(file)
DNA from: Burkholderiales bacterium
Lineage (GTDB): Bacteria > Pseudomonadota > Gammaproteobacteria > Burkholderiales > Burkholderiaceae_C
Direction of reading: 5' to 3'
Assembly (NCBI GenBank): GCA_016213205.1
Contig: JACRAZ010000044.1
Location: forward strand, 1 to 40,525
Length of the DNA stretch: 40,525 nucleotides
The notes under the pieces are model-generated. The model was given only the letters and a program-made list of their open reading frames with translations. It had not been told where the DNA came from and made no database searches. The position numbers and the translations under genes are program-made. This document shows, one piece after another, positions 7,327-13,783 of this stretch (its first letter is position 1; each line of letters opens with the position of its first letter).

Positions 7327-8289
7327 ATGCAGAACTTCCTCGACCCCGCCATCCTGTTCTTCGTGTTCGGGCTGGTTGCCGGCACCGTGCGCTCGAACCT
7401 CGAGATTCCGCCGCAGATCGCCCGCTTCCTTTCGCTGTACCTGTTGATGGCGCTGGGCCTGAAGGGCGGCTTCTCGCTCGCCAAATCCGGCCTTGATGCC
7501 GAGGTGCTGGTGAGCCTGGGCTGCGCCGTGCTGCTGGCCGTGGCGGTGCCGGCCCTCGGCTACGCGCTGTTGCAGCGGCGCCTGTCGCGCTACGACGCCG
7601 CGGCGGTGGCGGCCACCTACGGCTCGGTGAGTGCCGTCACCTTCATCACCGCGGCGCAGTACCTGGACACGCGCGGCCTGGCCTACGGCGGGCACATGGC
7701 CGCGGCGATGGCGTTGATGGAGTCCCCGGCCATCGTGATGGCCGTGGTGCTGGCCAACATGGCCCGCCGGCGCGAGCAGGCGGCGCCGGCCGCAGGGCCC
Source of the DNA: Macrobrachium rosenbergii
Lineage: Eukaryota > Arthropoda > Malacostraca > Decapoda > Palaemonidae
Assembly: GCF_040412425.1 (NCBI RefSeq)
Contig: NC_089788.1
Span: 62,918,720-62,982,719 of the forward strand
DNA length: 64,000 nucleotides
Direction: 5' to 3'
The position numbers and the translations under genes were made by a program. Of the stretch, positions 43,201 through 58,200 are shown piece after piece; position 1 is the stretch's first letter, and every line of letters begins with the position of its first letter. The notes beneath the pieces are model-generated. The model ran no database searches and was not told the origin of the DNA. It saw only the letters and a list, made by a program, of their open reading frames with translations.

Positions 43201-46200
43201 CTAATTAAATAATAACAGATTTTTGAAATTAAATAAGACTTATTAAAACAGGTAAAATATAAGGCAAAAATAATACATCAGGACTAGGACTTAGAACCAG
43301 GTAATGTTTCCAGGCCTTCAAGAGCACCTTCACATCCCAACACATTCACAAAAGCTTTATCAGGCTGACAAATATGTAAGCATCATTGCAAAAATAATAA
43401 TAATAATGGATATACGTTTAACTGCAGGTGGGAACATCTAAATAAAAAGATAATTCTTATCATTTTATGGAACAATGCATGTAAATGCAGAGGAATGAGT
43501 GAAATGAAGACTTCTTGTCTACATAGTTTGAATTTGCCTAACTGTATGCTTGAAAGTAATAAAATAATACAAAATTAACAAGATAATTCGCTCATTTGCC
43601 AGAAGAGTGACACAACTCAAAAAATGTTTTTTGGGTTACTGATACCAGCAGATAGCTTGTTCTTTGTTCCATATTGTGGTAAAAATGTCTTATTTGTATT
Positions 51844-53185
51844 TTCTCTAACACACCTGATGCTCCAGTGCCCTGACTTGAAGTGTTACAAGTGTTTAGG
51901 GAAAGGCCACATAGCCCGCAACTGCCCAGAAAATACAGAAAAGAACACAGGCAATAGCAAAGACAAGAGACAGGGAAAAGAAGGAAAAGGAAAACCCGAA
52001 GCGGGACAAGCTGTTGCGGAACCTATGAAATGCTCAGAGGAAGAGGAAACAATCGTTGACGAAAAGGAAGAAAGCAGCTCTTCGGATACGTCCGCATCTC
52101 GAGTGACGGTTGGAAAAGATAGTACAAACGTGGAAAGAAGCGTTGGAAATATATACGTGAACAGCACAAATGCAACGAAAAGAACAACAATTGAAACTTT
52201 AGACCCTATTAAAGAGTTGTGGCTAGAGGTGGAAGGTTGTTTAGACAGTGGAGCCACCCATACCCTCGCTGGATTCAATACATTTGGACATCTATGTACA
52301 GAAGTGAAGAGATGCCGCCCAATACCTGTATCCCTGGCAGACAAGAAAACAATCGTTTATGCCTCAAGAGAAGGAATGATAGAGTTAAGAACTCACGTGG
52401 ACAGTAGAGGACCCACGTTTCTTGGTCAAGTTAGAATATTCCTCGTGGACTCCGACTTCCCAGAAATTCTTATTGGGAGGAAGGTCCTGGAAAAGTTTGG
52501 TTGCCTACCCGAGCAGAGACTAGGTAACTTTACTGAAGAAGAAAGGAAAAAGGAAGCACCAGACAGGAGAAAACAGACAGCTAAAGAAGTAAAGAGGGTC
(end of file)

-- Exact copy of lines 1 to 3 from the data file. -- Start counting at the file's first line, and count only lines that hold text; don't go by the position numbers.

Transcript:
DNA from: Burkholderiales bacterium
Lineage (GTDB): Bacteria > Pseudomonadota > Gammaproteobacteria > Burkholderiales > Burkholderiaceae_C
Direction of reading: 5' to 3'